Questionable: How Do You Start and Develop Subplots?

K asked:
Do you start out knowing all of the subplots? Or do they tumble and bump into each other along the way? Are there certain ways you like to develop subplots? Or do they just come to you?  Are they villain driven?

As I believe I’ve said before, I don’t recommend my method. I never know what the hell I’m doing in the beginning.  I just write.  Characters show up.  Some of them are interesting enough they develop their own plot lines.  Some of those I have to put the kibosh on because they’re cluttering up the story (good-bye, Mort).  Some of them echo the main plot or act as a foil to the main plot, and they deepen what’s happening in the story as a whole, so I keep them (hello, Max and Button).  So for the first discovery draft, I just let them happen. After that, as always, I analyze. And to analyze I go back to basic plot structure.

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Questionable: Can a Love Interest Be an Antagonist?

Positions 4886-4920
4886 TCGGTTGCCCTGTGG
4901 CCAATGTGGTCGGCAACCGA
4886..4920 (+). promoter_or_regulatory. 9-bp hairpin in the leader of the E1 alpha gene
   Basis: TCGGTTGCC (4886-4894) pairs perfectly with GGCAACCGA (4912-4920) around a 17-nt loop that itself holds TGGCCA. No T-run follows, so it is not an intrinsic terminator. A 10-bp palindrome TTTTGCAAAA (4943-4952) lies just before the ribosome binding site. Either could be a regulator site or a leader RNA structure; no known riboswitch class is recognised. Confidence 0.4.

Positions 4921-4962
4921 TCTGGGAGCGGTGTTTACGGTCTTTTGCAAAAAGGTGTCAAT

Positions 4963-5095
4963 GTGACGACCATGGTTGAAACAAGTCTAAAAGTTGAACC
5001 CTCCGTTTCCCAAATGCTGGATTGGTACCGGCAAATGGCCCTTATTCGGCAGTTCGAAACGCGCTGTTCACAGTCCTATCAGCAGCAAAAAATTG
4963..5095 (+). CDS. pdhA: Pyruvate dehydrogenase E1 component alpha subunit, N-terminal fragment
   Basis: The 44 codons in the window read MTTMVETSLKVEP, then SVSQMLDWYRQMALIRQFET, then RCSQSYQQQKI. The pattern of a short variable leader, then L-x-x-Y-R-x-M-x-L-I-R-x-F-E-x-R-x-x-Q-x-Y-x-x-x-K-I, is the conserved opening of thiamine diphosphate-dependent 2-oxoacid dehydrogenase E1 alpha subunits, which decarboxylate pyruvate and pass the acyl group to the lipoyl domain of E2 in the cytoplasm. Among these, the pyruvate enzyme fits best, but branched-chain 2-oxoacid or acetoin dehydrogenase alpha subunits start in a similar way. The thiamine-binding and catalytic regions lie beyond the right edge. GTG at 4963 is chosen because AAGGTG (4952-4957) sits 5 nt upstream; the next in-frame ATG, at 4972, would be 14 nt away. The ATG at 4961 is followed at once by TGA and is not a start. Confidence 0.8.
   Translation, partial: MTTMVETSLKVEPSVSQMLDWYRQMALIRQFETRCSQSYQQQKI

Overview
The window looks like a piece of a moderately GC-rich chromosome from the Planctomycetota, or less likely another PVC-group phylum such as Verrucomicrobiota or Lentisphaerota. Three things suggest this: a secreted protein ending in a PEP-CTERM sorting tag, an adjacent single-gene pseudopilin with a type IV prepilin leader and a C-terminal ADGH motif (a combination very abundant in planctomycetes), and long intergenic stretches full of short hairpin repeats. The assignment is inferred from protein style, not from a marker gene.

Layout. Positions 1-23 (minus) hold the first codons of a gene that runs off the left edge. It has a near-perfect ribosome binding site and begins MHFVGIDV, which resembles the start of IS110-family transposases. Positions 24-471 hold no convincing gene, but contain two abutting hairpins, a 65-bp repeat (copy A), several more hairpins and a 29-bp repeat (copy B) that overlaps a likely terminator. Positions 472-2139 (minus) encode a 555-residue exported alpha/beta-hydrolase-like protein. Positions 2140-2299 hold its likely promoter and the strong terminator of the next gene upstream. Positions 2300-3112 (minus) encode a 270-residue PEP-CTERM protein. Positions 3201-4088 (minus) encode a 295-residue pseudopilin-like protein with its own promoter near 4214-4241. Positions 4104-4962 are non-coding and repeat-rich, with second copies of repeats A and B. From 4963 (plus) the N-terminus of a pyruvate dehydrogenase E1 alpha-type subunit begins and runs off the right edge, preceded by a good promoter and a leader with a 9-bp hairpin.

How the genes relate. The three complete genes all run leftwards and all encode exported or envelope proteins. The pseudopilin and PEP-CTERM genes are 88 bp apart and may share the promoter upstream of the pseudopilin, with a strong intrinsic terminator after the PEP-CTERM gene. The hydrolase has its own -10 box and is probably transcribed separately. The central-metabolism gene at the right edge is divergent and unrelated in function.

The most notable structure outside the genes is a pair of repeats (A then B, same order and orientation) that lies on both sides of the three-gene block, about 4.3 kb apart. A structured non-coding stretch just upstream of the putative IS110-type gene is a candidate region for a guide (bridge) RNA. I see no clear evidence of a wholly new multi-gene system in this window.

K asked:
“I have a question about villains – and layering them so that they engage with each other and the heroine. Some say the hero (love interest) is the main antagonist, others say there needs to be a stronger antagonist because he’s not one by the end. What say you? What have you found works the best?  Do more antagonists pop up as you write? How do you like to layer them? Do you have a limit/rule that you like or use?

Let’s start with the basics.

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Questionable: What’s the Difference Between YA and Adult Fiction?

Johnna asked:
“What makes YA novels so popular nowadays with adults? And is the line between adult and YA fiction really there anymore, especially in fantasy and science fiction? I know that you aren’t a YA author, but with Nita, for example – is there a reason why your book couldn’t/wouldn’t be in a high school library? (other than perhaps sex scenes?)